December 2, 2021

What is the fourth wave of coffee? Scalability, not science


The fourth wave of coffee remains an elusive concept in the industry. There are a range of definitions, all of which indicate change and evolution from the third wave.

However, while there are many interpretations, we’ve interviewed experts and come to a conclusion: the emerging fourth wave isn’t about taking the science of coffee to the next level, but instead about scalability. 

The fourth wave is about bringing higher-quality coffee to the masses; it focuses on expanding from a small corner of the market to bring it to more and more people. It is characterised by the commercialisation of quality coffee, which becomes more accessible and widespread in the process.

I spoke to Vanusia Nogueira from Brazil Specialty Coffee Association, Hernan Manson from the International Trade Centre’s Alliances for Action, and Matthew Swenson from Nestle to try and understand what the fourth wave is really about. Read on to find out what they told me.

You might also like our article on third wave coffee and how it’s different to specialty.

A coffee lab that will help shape the fourth wave of coffee.

What are the limitations of the third wave of coffee?

Trish Rothgeb, Director of Q and Educational Programs at the Coffee Quality Institute, has classically described the third wave as, in many ways, a reaction.

“It is just as much a reply to bad coffee as it is a movement toward good coffee,” she said in a 2002 publication by the Roasters Guild.

In the years since, the third wave has offered craftsmanship, specialty, and individuality to a coffee industry that was, until then, largely mainstream. This was a direct response to a new generation of consumers concerned with more transparency, better quality, and a desire for a product that catered to the individual, rather than the masses.

Limitations in scalability 

Hernan Manson is Head of Inclusive Agribusiness Systems at the International Trade Centre (ITC). He tells me that specialty coffee still represents a small percentage of overall consumption and targets small consumer segments. 

This means that however well-intentioned third wave coffee actors are, and however sustainable their practices, the volumes traded within it are still not enough to achieve true systemic change and turn coffee producers’ livelihoods around.

“Many third-wave actors are coming to accept that, to be successful, a certain economy of scale is needed,” Hernan says.

“For them, it means moving away from the ‘passion project’ characteristic of the third wave and towards a more commercial focus that can yield long-term profit.”

Exclusivity: “Too much sophistication can be daunting”

Vanusia Nogueira is the Director of the Brazil Specialty Coffee Association (BSCA). She draws an interesting parallel between the wine and coffee sectors to illustrate what is happening with the third wave and specialty coffee. 

“In the past, Argentina had the highest wine consumption per capita in the world,” she says. “When Argentina decided to add value to its Malbecs and other wines, it distanced itself from national consumers and made it less accessible.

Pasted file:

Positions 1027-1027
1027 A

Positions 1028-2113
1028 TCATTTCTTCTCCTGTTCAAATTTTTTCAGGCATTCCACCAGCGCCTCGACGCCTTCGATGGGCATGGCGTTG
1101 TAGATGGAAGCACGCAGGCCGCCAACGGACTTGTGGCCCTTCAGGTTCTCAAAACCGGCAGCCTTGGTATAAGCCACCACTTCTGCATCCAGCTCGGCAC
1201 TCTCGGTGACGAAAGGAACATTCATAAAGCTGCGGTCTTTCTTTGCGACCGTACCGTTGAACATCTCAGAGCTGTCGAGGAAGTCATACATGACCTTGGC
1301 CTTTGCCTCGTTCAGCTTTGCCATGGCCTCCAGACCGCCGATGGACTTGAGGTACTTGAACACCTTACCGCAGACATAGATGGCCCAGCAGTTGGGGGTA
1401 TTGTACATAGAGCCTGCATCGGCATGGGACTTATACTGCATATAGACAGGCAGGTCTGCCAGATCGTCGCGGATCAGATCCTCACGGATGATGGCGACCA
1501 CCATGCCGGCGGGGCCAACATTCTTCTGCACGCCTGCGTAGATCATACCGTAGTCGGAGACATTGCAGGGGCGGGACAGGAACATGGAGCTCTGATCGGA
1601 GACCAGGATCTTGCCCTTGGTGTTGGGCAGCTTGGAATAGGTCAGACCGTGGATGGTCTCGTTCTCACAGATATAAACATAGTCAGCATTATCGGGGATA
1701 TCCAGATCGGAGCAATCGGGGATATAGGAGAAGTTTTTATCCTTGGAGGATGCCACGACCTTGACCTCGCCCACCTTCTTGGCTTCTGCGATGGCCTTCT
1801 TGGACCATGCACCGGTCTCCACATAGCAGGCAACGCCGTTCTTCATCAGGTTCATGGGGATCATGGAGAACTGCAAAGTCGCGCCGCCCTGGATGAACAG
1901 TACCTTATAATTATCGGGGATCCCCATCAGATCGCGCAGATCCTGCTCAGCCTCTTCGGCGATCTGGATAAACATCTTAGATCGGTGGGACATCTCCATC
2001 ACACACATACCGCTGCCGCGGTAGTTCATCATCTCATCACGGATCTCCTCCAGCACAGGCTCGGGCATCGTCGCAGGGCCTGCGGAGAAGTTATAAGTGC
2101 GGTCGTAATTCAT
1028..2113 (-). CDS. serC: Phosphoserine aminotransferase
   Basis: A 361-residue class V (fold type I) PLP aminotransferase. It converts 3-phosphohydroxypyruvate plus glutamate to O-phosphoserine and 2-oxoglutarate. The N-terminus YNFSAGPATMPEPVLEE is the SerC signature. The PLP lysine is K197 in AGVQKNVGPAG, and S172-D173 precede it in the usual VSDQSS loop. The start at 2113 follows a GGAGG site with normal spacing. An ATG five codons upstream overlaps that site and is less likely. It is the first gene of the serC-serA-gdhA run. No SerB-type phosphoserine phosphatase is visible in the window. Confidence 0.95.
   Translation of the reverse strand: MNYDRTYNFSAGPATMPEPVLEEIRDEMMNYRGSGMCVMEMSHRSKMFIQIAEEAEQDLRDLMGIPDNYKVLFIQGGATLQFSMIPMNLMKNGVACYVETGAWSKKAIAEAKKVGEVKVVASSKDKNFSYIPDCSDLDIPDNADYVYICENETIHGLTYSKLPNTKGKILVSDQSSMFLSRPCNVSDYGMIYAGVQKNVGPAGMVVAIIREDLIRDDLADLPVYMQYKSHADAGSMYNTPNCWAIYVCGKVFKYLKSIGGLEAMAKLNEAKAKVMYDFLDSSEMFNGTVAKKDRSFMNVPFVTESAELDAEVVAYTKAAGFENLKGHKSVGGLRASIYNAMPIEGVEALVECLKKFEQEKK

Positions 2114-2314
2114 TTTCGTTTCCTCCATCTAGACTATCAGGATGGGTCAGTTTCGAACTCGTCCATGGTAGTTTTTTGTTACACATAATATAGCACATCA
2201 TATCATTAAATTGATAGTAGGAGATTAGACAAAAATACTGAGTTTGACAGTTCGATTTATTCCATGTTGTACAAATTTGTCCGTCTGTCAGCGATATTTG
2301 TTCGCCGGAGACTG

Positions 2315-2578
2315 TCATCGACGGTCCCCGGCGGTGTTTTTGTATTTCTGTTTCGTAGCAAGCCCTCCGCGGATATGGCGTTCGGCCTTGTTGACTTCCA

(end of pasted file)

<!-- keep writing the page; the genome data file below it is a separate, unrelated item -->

“While they rose to fame with their fine wines and increased exports, national wine consumption fell. I see a similar pattern in Brazil’s coffee sector now.”

She explains that the niche specialty coffee market is too far removed from the average coffee drinker. 

“For me, this is the limitation of the third wave,” she says. “Too much sophistication can be daunting for the average consumer group.”

The average coffee drinker – which understandably represents a large segment of coffee consumption – does not have the knowledge or tools to understand the nuances between the different brewing methods, tools, and varieties. 

“The price is not the obstacle,” she says. “The exclusivity is.”

A coffee worker harvests cherries in Ethiopia.

Is there a fourth wave – and what is it about?

While there is wide consensus on definitions of the first three waves of coffee, the fourth wave of coffee remains a blurred and debated concept.

“I think nobody really knows what it is,” Vanusia says. “People are trying to be more scientific and sophisticated, but also more inclusive. These are two concepts that actually work against each other and create confusion.”

The democratisation & commercialisation of high-quality coffee

Hernan is co-author of the ITC-Alliances for Action Coffee Guide, the International Trade Centre’s popular publication. This document recognises the fourth wave of coffee and defines it as “commercialising speciality” by scaling up the objectives and characteristics of the fourth wave.

“One aspect of the fourth wave is about democratising the consumption of specialty coffee,” he says. “It’s not just about specialty coffee from South to North, but also South-South trade and the creation of consumer markets in producer countries. 

“Specialty coffee is also gradually becoming more accessible to the average consumer – we are breaking down barriers.”

A cold coffee revolution

Matthew Swenson is the Director of Coffee at Nestlé. He says the “the science of coffee” isn’t really a part of the fourth wave, but rather a deeper extension of the third wave. 

This is because people going deeper into the science behind coffee flavour and terroir doesn’t disrupt, drive, or influence consumption levels on a macro level.

According to him, if there is a fourth wave, a key part of it is the “cold coffee revolution”.

Matthew says: “When we look at disruptive movements within coffee, the biggest disruption in the past decade has been cold coffee or RTD coffee. 

“Today, 50% of Starbucks beverages are now sold cold in their retail stores. A billion-dollar cold coffee category has developed mostly in the past 10 years. These are types of consumption disruptors that I think lay the groundwork for the “next wave” of the coffee industry.”

This “revolution” is transforming soft drink consumers into coffee drinkers as it becomes a viable cold option, and therefore massively influencing the consumption of coffee quality. It’s also worth considering that many of these RTD and cold coffee beverages are a healthier and naturally flavoursome alternative to sugary soft drinks.

Ultimately, a cold coffee revolution opens up new groups of consumers and will create new ways to drink coffee as it becomes viable all-year round.

Seedlings at a coffee farm.

Scaling up quality: Can it be done?

So, the fourth wave means that high-quality coffee is becoming more accessible, more available to the general public, and less focused on building an elite circle of coffee aficionados. 

As a result, more and more consumers are starting to accept that automation doesn’t necessarily detract from the quality of the resulting product.